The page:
Jessica Wei

2021 Outstanding UDR Award Recipient
Philosophy UDR


I’ve loved philosophy and our philosophy department since my first year at Brandeis. I felt so intellectually stimulated and so belonged to such a welcoming, supportive community. That’s why I undertook the UDR position: I wanted to give back to the philosophy community here with the overflowing enthusiasm and gratitude I had. Given my fruitful experience at a department that feels like a family to me, serving the philosophy department to the best of my ability felt like the least I can do. Because of my junior year abroad, I only got to serve my dream UDR position as a senior, and unfortunately during COVID. Nonetheless, I have enjoyed every single bit of my UDR service. 

As UDR, I wanted to make inclusivity in philosophy a keystone to my service. In my capacity, I have initiated and organized a paper-writing guidance session designed to spell out the less obvious rules in writing a philosophy paper. I myself struggled with finding clear philosophy writing directions and expectations when I first stepped into philosophy, and the guidance session was my attempt to connect all philosophy students to the writing conventions in philosophy, which should prove especially helpful to students coming from backgrounds that lack equal access to opportunities and resources. Among many other services and initiatives, I have compiled a Google Drive folder with plentiful philosophy related resources to share with my peers, regularly distributed information related to philosophy to student listservs, and co-organized biweekly ‘Socrates Cafe’ discussion groups with my fellow UDR’s (Jacob Knauer and Alex Kougasian). The ‘Socrates Cafe’ space provides those interested in philosophy a more inclusive, comfortable space to engage in philosophical discussions outside class.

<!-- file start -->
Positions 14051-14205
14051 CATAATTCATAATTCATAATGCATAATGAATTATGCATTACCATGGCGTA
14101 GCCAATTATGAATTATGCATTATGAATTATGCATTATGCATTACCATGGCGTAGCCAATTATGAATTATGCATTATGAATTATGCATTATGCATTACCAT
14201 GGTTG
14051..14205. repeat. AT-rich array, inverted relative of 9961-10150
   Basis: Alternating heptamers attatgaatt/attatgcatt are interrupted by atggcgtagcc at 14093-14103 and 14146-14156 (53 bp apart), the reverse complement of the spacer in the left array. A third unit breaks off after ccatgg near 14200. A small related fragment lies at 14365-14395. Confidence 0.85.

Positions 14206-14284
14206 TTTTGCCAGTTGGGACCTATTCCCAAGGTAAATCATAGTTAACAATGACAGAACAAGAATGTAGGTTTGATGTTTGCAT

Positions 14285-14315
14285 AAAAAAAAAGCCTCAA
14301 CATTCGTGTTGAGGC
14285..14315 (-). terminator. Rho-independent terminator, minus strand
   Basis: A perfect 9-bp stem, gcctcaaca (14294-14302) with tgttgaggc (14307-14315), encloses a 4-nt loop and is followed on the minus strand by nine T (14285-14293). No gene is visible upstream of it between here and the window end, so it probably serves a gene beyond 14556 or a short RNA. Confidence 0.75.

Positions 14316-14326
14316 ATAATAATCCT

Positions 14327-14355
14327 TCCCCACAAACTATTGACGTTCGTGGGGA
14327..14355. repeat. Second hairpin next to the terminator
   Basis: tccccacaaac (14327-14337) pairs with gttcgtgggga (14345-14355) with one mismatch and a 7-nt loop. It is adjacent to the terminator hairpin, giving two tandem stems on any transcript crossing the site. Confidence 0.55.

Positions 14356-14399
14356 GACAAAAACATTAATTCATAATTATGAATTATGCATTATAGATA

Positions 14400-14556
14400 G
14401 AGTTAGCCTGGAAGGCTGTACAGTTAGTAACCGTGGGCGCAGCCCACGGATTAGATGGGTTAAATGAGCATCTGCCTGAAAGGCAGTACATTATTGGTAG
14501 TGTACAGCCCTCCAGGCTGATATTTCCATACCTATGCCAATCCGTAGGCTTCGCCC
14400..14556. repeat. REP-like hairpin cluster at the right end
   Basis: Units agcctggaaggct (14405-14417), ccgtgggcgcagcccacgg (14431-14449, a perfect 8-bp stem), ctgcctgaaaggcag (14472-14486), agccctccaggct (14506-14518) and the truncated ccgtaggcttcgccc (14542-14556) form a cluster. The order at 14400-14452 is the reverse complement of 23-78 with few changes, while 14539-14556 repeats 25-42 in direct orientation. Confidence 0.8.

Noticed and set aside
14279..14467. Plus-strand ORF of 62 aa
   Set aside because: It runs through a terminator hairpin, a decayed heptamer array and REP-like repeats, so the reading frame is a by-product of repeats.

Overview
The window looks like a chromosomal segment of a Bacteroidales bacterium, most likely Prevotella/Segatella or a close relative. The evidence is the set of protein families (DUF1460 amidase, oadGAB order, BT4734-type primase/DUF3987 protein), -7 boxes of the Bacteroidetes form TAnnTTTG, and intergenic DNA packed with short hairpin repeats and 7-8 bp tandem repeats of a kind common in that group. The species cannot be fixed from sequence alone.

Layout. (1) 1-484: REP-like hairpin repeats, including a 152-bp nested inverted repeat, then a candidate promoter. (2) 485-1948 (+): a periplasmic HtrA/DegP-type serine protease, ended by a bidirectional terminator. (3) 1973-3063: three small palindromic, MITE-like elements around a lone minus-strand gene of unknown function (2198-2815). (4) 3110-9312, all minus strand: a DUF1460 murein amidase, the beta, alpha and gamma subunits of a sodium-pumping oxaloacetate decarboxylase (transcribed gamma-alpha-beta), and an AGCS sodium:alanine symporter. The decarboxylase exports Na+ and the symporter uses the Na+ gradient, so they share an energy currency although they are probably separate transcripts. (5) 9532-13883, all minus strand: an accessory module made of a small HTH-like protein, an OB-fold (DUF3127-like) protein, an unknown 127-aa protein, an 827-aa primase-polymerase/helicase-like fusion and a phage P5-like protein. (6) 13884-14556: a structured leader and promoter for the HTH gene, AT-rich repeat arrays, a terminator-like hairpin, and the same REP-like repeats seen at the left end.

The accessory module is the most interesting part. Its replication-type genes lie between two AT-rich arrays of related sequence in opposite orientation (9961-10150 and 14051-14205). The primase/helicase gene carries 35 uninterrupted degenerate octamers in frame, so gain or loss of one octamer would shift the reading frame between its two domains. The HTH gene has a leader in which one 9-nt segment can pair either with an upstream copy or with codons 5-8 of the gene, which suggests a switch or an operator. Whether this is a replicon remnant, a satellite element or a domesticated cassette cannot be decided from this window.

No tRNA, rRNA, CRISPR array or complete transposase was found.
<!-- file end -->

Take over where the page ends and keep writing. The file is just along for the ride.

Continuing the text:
Given the isolation we were all in this year, I felt an even stronger sense of responsibility in fostering a sense of community. With the help from my fellow UDR’s, I organized (mostly virtual) social events like Socrates Café and Zoom mixer hangout, and I also created a virtual Slack community. At the beginning of the year, we also made a YouTube video introducing ourselves, our roles, and the activities we planned to hold. 

My biggest piece of advice for future UDR’s is to let your passion and creativity guide you (as vague as it sounds!). Every department is unique, and with a bit of close attention, you’ll come to see the specific areas (e.g., department climate, sense of community, course availability) in which you could help make a positive, substantial difference. That said, I have come to summarize a few practical tips to maximize productivity: 1) break down large tasks and goals into smaller pieces; 2) plan in advance and set up specific deadlines for each task; 3) regularly communicate with your fellow UDR’s; and 4) allot a weekly time just for UDR related work. Lastly, I would say to treat the UDR position with the enthusiasm of planning for your long-awaited party or trip, but with the serious sense of responsibility you’d have for schoolwork or a paid job. Congratulations, incoming UDR’s, and best of luck!